Leo Tornikios

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Leo Tornikios (Greek: Λέων Τορνίκιος) was a mid-11th century Byzantine general and noble, who in 1047 rebelled against the Byzantine emperor Constantine IX Monomachos (r. 1042–1055).

Biography[edit]

A nephew of Constantine IX, he was born in Adrianople, the scion of the noted noble Armenian/Georgian family of Tornikios.[1] He was named patrikios and commander (doux) of Melitene (according to Michael Attaleiates) or Iberia (according to Michael Psellos).[2] Although favoured by Constantine, Tornikios was crafty and ambitious according to Psellos, and became a devotee of the Emperor's sister Euprepia, who opposed the Emperor's policies.[3][4] During Leo's tenure in the East, however, a revolt broke out in Macedonia by some of his supporters. Tornikios was swiftly recalled to Constantinople, where he was tonsured but otherwise allowed considerable personal liberty.[5]

Tornikios' attack against Constantinople, from the Madrid Skylitzes.

Taking advantage of this, he fled the capital to Adrianople on September 14, 1047. There he gathered his supporters and a number of disgruntled generals and raised them in revolt against Emperor Constantine's misgovernment. Proclaiming himself emperor, he marched against the capital with his forces and set up his camp opposite the Walls of Constantinople on September 25, 1047.[4] An ad hoc force of armed citizens who sallied out to meet him was easily defeated. This victory spread panic to the capital's defenders, who momentarily abandoned their posts on the walls and their gates. Tornikios, however, hesitated, and lost the opportunity to take the city, for that night, Emperor Constantine managed to restore order and re-occupy the walls, awaiting the arrival of the Anatolian army.[5] The siege lasted four days, from September 25 until September 28. Two assaults of Tornikios's men on the walls were turned back by the defenders under the personal leadership of Emperor Constantine, who, despite suffering from gout and having no military experience, showed courage and energy in this extremity.[4] Following the failure of his assaults, Tornikios was forced to withdraw westwards. Hoping to retrieve the situation he attacked Rhaidestos, but was again repulsed. At this point, his followers started to abandon him.[5] He found refuge in a church at Boulgarophygon, but was lured out of it and captured. On Christmas 1047, at Constantinople, he was blinded along with a certain John Vatatzes, his principal supporter. Nothing is thereafter known about him.[5]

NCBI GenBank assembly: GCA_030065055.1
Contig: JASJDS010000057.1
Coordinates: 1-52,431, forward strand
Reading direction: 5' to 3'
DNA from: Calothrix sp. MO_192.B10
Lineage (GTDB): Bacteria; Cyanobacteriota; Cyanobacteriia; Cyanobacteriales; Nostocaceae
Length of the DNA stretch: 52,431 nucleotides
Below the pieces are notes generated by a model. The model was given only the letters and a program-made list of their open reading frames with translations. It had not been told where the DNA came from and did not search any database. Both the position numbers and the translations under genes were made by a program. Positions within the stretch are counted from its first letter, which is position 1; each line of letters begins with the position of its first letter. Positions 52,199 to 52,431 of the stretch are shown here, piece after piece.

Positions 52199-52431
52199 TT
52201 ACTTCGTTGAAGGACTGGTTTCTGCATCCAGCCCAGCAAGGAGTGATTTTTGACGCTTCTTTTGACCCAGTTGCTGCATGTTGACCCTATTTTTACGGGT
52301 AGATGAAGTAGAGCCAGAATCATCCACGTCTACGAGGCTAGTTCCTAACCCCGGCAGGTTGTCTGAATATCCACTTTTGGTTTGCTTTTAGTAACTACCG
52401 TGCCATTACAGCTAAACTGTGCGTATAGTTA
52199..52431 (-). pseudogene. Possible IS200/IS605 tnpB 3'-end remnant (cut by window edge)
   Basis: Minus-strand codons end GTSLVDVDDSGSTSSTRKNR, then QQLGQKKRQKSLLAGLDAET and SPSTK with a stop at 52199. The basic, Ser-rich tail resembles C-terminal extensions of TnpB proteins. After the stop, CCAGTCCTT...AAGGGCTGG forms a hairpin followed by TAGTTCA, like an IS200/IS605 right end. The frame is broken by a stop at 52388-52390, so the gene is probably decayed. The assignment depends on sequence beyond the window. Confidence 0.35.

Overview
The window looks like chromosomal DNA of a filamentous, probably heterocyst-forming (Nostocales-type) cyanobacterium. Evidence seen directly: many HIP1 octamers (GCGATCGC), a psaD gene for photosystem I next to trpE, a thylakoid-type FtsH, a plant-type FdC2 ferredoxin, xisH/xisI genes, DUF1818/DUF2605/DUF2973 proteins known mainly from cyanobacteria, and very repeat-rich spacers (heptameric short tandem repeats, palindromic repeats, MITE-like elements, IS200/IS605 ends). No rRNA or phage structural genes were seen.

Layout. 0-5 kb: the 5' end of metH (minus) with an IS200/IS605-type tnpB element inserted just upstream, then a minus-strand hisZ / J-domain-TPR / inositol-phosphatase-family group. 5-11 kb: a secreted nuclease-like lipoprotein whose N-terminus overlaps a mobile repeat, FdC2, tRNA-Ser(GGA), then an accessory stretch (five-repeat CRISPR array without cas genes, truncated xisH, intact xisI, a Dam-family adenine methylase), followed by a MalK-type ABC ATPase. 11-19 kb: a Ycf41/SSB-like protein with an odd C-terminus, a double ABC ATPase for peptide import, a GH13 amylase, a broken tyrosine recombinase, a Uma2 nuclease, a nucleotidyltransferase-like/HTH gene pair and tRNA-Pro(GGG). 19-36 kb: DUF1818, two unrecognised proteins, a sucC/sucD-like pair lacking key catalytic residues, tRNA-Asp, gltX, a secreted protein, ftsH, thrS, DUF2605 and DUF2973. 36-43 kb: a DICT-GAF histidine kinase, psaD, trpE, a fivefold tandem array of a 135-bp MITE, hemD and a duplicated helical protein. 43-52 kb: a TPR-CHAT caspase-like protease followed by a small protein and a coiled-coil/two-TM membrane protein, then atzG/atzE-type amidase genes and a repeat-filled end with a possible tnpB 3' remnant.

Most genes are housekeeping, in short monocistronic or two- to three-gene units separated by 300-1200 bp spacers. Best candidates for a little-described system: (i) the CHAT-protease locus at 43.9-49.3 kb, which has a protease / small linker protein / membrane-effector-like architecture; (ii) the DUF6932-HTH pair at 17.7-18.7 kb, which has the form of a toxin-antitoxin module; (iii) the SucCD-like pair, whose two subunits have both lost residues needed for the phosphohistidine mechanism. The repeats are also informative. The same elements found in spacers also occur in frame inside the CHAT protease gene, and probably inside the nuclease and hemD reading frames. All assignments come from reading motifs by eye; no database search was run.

References[edit]

  1. ^ Kazhdan 1991, pp. 2096–2097.
  2. ^ Kazhdan 1991, p. 2097.
  3. ^ Kazhdan 1991, pp. 2097–2098.
  4. ^ a b c Bréhier 1946, p. 245.
  5. ^ a b c d Kazhdan 1991, p. 2098.

Sources[edit]